A Cre-dependent massively parallel reporter assay allows for cell-type specific assessment of the functional effects of non-coding elements in vivo.
Lagunas T., Plassmeyer SP., Fischer AD., Friedman RZ., Rieger MA., Selmanovic D., Sarafinovska S., Sol YK., Kasper MJ., Fass SB., Aguilar Lucero AF., An J-Y., Sanders SJ., Cohen BA., Dougherty JD.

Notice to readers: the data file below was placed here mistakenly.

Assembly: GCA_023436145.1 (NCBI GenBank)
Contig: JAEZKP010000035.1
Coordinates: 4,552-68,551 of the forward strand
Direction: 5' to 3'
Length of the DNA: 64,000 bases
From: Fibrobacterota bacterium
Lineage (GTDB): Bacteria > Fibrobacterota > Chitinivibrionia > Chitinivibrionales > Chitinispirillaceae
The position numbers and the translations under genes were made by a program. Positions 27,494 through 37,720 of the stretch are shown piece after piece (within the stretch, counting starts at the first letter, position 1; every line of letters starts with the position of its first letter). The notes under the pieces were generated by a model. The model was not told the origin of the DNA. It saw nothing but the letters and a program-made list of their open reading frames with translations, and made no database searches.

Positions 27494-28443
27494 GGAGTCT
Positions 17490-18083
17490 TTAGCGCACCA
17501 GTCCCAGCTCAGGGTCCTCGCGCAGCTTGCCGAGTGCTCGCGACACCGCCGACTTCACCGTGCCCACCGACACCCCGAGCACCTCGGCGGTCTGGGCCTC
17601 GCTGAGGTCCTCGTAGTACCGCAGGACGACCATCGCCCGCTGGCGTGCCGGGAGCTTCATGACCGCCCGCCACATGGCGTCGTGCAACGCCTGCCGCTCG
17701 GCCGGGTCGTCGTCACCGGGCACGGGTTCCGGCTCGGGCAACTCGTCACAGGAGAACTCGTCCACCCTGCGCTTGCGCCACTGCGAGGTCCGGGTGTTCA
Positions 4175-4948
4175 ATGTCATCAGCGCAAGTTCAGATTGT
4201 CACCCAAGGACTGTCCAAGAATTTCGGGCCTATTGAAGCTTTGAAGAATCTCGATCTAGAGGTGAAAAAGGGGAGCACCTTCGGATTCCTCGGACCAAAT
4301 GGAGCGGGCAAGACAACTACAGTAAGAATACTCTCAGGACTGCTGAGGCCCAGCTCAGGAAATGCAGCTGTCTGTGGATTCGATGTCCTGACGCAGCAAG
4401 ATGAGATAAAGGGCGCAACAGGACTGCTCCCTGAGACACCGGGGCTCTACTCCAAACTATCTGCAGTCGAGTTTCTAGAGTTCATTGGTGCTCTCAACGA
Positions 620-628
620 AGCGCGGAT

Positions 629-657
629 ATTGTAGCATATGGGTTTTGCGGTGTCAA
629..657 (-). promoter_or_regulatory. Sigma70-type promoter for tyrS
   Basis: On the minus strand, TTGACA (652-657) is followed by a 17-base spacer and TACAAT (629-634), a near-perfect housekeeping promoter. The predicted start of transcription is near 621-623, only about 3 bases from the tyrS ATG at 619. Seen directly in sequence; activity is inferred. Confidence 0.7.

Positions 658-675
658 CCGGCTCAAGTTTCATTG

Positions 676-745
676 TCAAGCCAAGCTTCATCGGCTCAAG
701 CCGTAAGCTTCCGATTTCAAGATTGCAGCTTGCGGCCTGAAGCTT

The function of regulatory elements is highly dependent on the cellular context, and thus for understanding the function of elements associated with psychiatric diseases these would ideally be studied in neurons in a living brain. Massively Parallel Reporter Assays (MPRAs) are molecular genetic tools that enable functional screening of hundreds of predefined sequences in a single experiment. These assays have not yet been adapted to query specific cell types in vivo in a complex tissue like the mouse brain. Here, using a test-case 3'UTR MPRA library with genomic elements containing variants from autism patients, we developed a method to achieve reproducible measurements of element effects in vivo in a cell type-specific manner, using excitatory cortical neurons and striatal medium spiny neurons as test cases. This targeted technique should enable robust, functional annotation of genetic elements in the cellular contexts most relevant to psychiatric disease.